If you ever visit Hawaii and don’t stop by the Waikiki aquarium, consider yourself a felon and a convicted criminal for breaking the fish geek code. In a small public aquarium within the Waikiki neighbourhood of Honolulu lives two mega superstars of the fish world. Well three if you count the peppermint angelfish.
Centropyge abei is a legendary semi-mythical angelfish best known from the almost viral deep dive video and photos that Brian Greene and Richard Pyle are notoriously known for. The species was first known in 2001 during a survey of Palau by a research submersible at a depth of 110-150m (360-490ft). It was only four years later in 2005, where another specimen was seen and obtained by Forrest Young from Sulawesi at 120m (393ft). The Indonesian specimen eventually served to become the holotype when it was officially described in 2006, with Manado-Tua, Sulawesi being its official type locality.
The habitat of C. abei in Manado was reported to consist of steep inclined boulders with water temperatures at 21-22 C (70F). On the other hand, temperatures were a few degrees cooler in Palau at 17-22 C (63-72F) where it was observed. In both localities, C. abei was never observed above 100m (330ft).
C. abei is however more often seen in Palau during deep dive expeditions, and the adult specimen in Waikiki was collected by Dr. Richard Pyle in 2007 and donated to the Waikiki Aquarium. It comes as a huge surprise then, just a year after its description in 2007, that a 3 cm long juvenile was documented at 5m (16ft) in Miyazaki, Japan. The specimen was thought to be a waif from deepwater Philippines nearby which drifted and eventually recruited in the shallow reefs of Miyazaki. The juvenile was observed for two months in 17C (33.8F) waters before eventually disappearing.
Genetically, C. abei is mysterious and taxonomically unclear in its generic placement. While showing signs of Centropyge, Apolemichthys and Chaetodontoplus, it was eventually provisionally placed as a “modified Centropyge” in the genus. Its deep dwelling nature and unique morphological features and coloration distinguishes it from all known angelfish species, and it could possibly belong near the base of the phylogenetic tree. A DNA study is definitely needed to see where it sits in the angelfish tree, and if a new genus should be erected for the species.
The other black and yellow beauty to share the same status as Centropyge abei at the Waikiki Aquarium is Chaetodon smithi. Unlike C. abei, C. smithi is at the total opposite end of the depth spectrum. We did a full article on this species here, when Ian Skipworth released stunning stunning HD photos of the species in the wild. We’ll keep it short on the C. smithi description, but for more information, click on the link above.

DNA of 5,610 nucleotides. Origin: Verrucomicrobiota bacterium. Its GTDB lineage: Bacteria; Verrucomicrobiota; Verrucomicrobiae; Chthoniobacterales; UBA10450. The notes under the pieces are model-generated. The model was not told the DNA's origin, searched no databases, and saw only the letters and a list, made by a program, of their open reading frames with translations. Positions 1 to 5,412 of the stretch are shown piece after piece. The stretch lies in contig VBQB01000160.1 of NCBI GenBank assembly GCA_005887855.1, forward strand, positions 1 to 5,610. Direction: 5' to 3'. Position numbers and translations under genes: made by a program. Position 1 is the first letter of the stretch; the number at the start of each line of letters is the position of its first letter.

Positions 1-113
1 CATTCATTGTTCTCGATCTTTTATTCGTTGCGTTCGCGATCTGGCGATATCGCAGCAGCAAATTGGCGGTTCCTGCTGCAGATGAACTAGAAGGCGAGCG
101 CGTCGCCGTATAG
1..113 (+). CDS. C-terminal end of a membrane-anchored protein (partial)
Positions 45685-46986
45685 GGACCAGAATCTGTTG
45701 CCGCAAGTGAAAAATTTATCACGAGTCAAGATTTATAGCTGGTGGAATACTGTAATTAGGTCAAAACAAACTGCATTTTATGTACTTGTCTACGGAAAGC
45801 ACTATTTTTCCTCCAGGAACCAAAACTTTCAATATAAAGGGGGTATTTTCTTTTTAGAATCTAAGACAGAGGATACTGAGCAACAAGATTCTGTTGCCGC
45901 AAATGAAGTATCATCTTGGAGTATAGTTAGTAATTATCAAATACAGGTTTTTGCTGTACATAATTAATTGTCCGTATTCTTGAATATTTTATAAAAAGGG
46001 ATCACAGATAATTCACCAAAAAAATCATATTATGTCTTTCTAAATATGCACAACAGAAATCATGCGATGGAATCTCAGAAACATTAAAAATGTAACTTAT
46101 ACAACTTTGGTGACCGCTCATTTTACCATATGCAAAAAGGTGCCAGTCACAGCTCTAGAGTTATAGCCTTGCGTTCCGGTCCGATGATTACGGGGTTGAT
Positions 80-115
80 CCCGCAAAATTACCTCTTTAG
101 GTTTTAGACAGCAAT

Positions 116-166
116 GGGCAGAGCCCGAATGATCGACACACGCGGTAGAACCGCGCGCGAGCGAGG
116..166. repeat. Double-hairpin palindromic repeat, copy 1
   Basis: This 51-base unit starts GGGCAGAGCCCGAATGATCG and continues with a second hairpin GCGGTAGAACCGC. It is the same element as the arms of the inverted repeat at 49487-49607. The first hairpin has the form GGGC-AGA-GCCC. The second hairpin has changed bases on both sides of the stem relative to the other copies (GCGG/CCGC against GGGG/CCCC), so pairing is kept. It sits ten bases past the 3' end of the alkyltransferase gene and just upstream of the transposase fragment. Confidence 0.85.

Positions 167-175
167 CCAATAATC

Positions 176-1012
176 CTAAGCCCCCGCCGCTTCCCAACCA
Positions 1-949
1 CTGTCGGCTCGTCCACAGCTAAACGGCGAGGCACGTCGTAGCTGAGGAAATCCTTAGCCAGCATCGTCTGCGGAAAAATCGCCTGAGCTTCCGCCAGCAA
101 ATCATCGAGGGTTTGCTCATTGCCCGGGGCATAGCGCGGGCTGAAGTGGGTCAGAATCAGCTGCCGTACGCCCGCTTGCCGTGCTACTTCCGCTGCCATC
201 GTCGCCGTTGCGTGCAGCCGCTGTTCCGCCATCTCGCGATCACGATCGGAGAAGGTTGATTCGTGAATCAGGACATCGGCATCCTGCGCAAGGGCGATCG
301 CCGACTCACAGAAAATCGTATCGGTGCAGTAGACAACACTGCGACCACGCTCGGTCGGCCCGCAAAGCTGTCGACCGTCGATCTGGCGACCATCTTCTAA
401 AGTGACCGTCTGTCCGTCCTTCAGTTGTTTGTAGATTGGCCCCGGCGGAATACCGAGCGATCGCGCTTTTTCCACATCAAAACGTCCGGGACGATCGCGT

As we’ve mentioned, C. smithi is a species of fairly shallow waters found in the far flung isolated islands of Rapa Iti and the Pitcairn group. Despite being found only in 10-30m (30-100ft), the incredibly isolated range and logistical nightmare protects this fish from collection. Taxonomically, it appears to fit more appropriately in Hemitaurichthys, where it did for awhile, before it was moved to Chaetodon. It appears to be most closely related to the Eastern Island endemic Chaetodon litus.
This particular fish is the only individual on public display, and it has been 13 years since the day it was taken from the wild. Brian Greene first collected this individual at 2 inches back in 2002 from Rapa Iti, and since then the fish has grown to its maximum size and cruises the main display of the Waikiki Aquarium.
Chaetodon smithi is really a simplistic looking animal but it truly is one of my all time favourite fish, and seeing this along with C. abei in person really blew my mind. The Waikiki Aquarium is home to many other rare fish as well, such as Paracentropyge boylei, the peppermint angelfish which shares its tank with C. abei. The Striped Boarfish (Evistias acutirostris) also calls the Waikiki Aquarium its home, along with 8 Genicanthus personatus and various other endemics in a Hawaiian biotope display.
Rare as all these fish may be, they suddenly appear invisible next to these illustrious black and yellow beauties. If you do visit Hawaii, stop by the Waikiki Aquarium and pay these guys a visit while they’re still around. It is the only place in the world where you can.